The German airport operator is taking a 24.5% stake in Xi'an Airport for Ç50 million ($66.9 million) and will be in charge of the airport's operational optimisation and commercial development. Approvals for the deal are expected by the third quarter of 2007. The price suggests an equity value for the facility of $273 million.
State-owned China West Airport Group will continue to be the majority owner of the airport. China National Aviation Corporation (CNAC), an Air China subsidiary, with whom Fraport has been cooperating on other projects, is expected to hold a stake equal to that of Fraport.
The airport at Xi'an had traffic of 9.4 million passengers in 2006, showing growth of around 20% over the previous year. The volume is expected to increase further to about 11 million passengers in calendar 2007 as XiÆan continues to invest in tourist infrastructure in the city. The existing facility was constructed in the early-1990s and has only one runway. As part of a plan to upgrade facilities, a second runway will be constructed and the passenger terminals expanded.
Fraport executive board chairman Dr. Wilhelm Bender termed the investment ôa new chapter of activities in China û Asia's other booming growth market û following the company's airport concession contract signed in Delhi last year".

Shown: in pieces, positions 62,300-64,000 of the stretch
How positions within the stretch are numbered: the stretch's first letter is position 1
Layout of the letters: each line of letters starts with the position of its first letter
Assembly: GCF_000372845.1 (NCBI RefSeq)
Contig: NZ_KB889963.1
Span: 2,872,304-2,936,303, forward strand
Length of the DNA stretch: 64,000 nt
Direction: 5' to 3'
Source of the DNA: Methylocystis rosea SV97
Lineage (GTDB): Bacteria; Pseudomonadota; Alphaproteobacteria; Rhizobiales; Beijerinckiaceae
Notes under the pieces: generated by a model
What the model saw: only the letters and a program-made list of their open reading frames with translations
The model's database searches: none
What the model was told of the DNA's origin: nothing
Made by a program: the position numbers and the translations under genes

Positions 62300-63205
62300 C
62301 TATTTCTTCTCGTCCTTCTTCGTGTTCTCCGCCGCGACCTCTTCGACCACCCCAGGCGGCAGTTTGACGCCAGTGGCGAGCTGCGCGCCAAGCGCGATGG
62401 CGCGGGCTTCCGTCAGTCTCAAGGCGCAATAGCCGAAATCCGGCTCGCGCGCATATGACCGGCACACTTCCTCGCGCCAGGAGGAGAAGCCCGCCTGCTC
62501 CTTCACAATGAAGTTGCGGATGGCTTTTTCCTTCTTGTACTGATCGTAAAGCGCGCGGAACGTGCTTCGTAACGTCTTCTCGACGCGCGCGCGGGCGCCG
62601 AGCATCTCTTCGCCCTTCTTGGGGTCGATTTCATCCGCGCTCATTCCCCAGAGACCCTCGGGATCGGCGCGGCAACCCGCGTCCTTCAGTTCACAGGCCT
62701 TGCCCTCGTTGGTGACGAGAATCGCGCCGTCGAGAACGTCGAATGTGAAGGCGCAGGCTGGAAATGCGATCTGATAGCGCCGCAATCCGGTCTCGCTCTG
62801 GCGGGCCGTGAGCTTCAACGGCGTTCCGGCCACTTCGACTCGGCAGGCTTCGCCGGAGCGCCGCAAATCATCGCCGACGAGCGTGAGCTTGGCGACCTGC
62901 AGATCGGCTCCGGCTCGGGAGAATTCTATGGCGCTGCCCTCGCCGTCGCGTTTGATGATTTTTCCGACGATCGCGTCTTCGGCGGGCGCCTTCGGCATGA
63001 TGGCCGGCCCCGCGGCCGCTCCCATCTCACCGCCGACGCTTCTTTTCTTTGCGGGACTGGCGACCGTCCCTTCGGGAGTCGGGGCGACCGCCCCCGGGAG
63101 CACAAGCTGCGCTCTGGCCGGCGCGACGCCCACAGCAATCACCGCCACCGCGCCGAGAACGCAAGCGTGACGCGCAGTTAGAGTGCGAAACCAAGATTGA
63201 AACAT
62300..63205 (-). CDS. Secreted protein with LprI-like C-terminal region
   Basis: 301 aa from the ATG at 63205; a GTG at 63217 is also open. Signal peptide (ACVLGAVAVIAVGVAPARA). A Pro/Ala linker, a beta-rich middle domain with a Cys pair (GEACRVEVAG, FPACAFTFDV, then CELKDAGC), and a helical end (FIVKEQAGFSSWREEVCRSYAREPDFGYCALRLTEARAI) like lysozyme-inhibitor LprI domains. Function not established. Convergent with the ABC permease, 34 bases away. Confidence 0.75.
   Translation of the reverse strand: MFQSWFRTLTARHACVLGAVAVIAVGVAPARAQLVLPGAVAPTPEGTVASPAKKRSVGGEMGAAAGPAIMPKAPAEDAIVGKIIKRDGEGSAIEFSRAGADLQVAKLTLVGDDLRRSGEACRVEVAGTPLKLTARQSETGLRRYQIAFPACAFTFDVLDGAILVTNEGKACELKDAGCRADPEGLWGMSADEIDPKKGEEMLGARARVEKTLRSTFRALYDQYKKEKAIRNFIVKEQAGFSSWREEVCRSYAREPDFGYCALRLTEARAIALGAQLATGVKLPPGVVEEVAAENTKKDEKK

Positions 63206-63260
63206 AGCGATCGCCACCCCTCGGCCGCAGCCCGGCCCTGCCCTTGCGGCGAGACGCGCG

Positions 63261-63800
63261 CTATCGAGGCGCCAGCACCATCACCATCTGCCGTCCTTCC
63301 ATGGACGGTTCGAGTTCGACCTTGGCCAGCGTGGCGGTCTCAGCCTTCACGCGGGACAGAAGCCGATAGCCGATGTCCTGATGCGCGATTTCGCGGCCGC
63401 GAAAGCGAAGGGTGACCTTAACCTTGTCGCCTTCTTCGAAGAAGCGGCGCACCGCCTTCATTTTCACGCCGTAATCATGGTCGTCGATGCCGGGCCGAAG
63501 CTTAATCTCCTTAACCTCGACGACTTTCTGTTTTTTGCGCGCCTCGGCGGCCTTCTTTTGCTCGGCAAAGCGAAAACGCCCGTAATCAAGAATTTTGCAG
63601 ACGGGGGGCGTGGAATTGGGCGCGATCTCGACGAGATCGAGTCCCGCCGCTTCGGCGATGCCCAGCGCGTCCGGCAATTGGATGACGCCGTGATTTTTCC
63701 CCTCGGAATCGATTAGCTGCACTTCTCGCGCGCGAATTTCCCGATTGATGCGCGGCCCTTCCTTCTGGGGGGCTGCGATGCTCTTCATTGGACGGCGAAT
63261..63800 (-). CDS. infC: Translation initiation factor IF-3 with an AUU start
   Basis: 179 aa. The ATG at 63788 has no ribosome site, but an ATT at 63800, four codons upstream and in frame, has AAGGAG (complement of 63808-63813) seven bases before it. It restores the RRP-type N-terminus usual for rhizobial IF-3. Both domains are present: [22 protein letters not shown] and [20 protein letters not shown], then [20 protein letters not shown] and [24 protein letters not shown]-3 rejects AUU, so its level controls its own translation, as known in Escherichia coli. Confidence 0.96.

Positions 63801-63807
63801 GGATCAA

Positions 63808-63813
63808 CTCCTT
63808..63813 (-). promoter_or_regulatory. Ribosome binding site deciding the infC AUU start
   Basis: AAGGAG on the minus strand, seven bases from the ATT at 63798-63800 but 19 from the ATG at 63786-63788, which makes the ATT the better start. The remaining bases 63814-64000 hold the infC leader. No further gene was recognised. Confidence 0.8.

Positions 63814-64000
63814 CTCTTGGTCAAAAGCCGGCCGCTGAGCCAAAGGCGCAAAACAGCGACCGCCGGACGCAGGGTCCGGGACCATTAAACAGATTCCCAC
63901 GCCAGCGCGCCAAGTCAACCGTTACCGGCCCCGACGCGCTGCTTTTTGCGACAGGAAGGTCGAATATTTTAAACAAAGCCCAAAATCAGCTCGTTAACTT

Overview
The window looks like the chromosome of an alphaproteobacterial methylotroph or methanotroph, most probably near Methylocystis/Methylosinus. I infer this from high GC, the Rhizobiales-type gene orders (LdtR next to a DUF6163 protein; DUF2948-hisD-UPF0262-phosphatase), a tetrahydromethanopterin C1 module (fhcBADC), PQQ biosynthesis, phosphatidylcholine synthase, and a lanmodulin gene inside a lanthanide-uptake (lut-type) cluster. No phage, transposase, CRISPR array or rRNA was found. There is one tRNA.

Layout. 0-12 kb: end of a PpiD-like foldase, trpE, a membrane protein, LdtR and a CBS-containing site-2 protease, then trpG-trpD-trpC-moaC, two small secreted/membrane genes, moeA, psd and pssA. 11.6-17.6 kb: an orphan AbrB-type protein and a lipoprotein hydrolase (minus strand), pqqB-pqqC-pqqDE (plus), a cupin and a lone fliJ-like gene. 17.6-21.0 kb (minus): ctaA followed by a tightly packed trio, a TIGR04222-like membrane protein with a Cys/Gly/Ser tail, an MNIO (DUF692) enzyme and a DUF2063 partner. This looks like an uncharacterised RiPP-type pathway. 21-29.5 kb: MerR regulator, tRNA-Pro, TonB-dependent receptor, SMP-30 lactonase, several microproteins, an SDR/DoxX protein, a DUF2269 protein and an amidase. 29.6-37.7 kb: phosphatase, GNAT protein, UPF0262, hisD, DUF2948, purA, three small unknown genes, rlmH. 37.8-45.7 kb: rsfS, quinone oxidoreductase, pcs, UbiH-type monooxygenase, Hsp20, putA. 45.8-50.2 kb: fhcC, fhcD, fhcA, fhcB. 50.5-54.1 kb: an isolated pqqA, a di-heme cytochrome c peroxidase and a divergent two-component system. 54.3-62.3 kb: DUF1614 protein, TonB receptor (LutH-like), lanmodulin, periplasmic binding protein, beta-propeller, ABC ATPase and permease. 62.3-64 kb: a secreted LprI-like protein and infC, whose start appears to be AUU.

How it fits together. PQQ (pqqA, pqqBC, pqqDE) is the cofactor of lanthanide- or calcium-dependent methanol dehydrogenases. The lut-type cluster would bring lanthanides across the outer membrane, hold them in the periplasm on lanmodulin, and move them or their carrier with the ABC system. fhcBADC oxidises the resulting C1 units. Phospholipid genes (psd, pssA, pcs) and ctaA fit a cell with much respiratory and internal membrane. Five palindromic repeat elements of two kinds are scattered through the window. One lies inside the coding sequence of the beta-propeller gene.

In January 2006, a consortium led by IndiaÆs GMR Group won a contract, through a competitive bidding process, to modernise, expand and operate Delhi Airport, IndiaÆs second largest airport. The GMR consortium will own a 74% stake in Delhi Airport of which Fraport owns 10%. Fraport will be the airport operator for the facility which handled 13 million passengers in the most recent fiscal year.
In China, Fraport is also pursuing other opportunities including Qingdao Liuting, Ningbo Lishe and a greenfield facility in Kunming.
FraportÆs investment in China comes close on the heels of a similar step by Changi International Airport of Singapore. On January 31, Changi announced its first airport investment in China through the acquisition of a 29% stake in Nanjing Lukou International airport in Jiangsu Province for $138 million. The facility, which is estimated to have handled 6 million passengers in 2006, is one of the top five cargo movement airports in China, thus not strictly comparable to Xi'an which is more of a passenger hub.
Airport operators from first world countries - like many consumer goods companies - see emerging markets as the catalyst for future growth. For its part, China is keen to ensure infrastructure is in place to handle the increased tourism the country is expecting due to the 2008 Olympics. Fraport must be hopeful that the XiÆan airport deal, which provides it a foothold in China, will be a precursor to other such deals for the German company.